The world population depends for its nutrition on agricultural crop products, mainly seeds and fruits. Improvements of crop plants to achieve better yields as a consequence of climatic change conditions will be essential to keep up with the increase in world population and to reduce the impact of high yield farming on the environment. Most agricultural products, such as seeds and fruits, are derived from the reproductive process of flowering plants. Among the cultivated plant species, legumes represent an important source of food, and grain legumes as common beans are essential in the human diet. Common bean phenology is uniquely flexible, where events as flowering time is often also important and present significant opportunities to improve adaptation of this species to a range of environments. In addition, photoperiod is known to affect other vegetative and reproductive traits in the common bean, such as the growth habit, branching, leaf morphology, floral architecture and pod filling. This variation is interesting from an agronomic point of view, and presents a challenge for matching flowering time to environment and planting time, and generally for improving common bean production in temperate regions.
BEANFLOW will study how environment and genetics interact to affect the flowering time variation and as it can be exploited for the genetic improvement in one major high-value pulse crop; common bean. Precise genetic materials and broad germplasm diversity panels varying in flowering time and subjected to genomic analyzing and characterization for key flowering time genes will be used to test this hypothesis. These will be studied at the molecular (genomic analysis), morphological (meristem stage dissection) and agronomical (flowering and plant architecture components) levels. The variation in flowering time will be analyzed across the closely related beanspecies, in order to identify the gene variants contributing to phenotypic adaptation, and to know other loci implicated in the regulation of flowering and whether might differ in each species. Controlled environment experiments will investigate specific environmental interactions including day length and temperature. Data analysis will aid to understand genetic differences that have allowed common bean to be tailored to location-specific seasonal patterns. BEANFLOW will describe the useful variation across the bean species in order to guide conservation and utilization through introgression within and across species, and to be deployed more efficiently in common bean breeding programs.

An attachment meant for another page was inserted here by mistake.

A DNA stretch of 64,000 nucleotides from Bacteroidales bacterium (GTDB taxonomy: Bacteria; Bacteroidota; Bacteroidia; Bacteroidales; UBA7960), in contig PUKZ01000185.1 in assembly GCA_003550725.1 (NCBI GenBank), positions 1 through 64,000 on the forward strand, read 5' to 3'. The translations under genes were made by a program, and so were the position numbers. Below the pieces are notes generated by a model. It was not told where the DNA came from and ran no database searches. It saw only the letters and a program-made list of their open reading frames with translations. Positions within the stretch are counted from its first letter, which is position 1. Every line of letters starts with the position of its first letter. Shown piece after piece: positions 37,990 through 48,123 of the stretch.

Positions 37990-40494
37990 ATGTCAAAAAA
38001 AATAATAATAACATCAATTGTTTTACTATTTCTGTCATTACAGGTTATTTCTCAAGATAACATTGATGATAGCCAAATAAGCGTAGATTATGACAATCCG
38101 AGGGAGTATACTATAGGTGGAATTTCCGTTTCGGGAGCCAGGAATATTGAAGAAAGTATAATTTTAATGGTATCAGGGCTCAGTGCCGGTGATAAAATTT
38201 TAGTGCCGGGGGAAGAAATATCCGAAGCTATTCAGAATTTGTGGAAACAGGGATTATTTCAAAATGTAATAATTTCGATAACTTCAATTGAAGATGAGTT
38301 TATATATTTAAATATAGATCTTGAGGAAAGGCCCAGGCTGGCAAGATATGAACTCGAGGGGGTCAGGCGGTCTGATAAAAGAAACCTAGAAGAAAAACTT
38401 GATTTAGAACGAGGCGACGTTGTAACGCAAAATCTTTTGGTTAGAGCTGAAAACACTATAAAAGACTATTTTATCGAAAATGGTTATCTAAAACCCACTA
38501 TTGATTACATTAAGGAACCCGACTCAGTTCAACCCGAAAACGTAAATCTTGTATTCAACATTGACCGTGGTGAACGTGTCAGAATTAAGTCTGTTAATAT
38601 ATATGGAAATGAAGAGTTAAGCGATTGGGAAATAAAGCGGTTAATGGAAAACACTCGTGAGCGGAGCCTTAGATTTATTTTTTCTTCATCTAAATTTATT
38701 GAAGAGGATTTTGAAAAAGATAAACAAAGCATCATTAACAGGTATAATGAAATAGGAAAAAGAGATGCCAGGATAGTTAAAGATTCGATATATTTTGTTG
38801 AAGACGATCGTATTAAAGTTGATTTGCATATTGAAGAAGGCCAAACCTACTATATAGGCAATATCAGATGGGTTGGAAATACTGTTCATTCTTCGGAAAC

For this purpose, BEANFLOW project will bring together an interdisciplinary consortium with research groups and companies from Spain, USA and Australia. Consortium members have a strong CV and probed expertise on crop agronomy, morphology, and molecular biology. To the end, knowledge will be used to develop and provide growers with a better range of high-yielding bean varieties for different locations and management approaches, and help to expand bean production and improve profitability across Europe. Novel genetic variation and new diagnostic biotechnological markers will be useful for breeding selection programs and SMEs who will exploit the tools developed.